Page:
Harper and James, authors of a major treatise on the law of torts, state with regard to consent in sporting activities as follows:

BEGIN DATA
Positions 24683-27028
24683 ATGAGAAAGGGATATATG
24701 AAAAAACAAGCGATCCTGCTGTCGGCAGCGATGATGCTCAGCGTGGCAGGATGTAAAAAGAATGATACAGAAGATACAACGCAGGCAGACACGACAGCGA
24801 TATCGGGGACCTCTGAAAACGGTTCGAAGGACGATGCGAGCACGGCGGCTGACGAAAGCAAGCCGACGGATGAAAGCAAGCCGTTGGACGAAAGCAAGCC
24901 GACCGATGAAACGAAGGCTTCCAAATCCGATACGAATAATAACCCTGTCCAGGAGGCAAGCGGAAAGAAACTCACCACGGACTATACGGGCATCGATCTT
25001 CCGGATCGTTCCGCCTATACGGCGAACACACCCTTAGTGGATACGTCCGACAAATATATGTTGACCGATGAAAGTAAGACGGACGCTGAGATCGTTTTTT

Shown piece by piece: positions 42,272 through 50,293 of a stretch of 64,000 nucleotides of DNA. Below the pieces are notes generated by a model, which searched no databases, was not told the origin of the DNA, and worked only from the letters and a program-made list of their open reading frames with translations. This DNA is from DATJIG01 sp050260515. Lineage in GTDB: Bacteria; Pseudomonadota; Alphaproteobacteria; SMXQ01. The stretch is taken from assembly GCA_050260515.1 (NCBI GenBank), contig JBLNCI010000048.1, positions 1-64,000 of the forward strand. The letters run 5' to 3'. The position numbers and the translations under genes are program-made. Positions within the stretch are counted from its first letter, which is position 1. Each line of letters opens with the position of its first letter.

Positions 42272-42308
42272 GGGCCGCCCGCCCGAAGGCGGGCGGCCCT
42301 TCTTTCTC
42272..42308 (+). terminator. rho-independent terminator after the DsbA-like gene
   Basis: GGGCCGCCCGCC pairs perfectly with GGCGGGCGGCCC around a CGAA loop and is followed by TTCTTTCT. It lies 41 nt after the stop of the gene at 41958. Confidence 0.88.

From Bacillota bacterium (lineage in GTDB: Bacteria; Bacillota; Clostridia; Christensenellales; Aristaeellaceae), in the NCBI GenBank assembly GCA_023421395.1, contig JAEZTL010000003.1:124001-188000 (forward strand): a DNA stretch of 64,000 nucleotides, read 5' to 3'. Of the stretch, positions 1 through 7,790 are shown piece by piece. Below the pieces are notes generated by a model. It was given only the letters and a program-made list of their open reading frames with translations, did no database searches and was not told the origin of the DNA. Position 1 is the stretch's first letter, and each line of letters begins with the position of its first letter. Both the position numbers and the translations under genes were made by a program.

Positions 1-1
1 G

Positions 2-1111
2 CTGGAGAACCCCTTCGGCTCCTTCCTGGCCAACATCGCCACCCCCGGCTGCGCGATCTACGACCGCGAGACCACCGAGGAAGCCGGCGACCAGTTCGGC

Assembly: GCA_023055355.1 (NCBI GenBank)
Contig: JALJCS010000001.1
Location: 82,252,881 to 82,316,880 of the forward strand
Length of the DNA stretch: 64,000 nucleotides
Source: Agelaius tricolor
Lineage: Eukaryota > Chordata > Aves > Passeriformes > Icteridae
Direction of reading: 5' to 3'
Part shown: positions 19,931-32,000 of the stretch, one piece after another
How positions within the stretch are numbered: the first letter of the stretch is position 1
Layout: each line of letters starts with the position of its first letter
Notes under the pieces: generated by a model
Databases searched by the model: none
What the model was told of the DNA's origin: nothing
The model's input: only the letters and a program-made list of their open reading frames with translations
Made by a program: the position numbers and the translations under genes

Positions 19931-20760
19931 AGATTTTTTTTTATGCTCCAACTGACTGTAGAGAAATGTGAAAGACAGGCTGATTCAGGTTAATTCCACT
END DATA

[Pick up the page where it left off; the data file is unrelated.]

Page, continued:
AIt is not always necessary that the person consent to the harm itself; it is enough if he gives his consent to the act which he knows will result in bodily harm. Thus, where one engages in games or sports in which there is a likelihood or certainty of bodily contacts, such as a boxing match or athletic event, he assumes the risk of the bodily injuries which are almost inevitable from the conduct on the part of the other contestants to which he gives assent. 'When people engage in a game involving risk, or a game generally safe, but in which accidents may happen, every player taking part in it takes on himself the risks incident to being a player, and he will have no remedy for any injury he may receive in the course of it, unless there has been some undue violence or unfair play on the part of some of the others. He takes the risks incident to the game, and the result of these risks must lie where they fall'."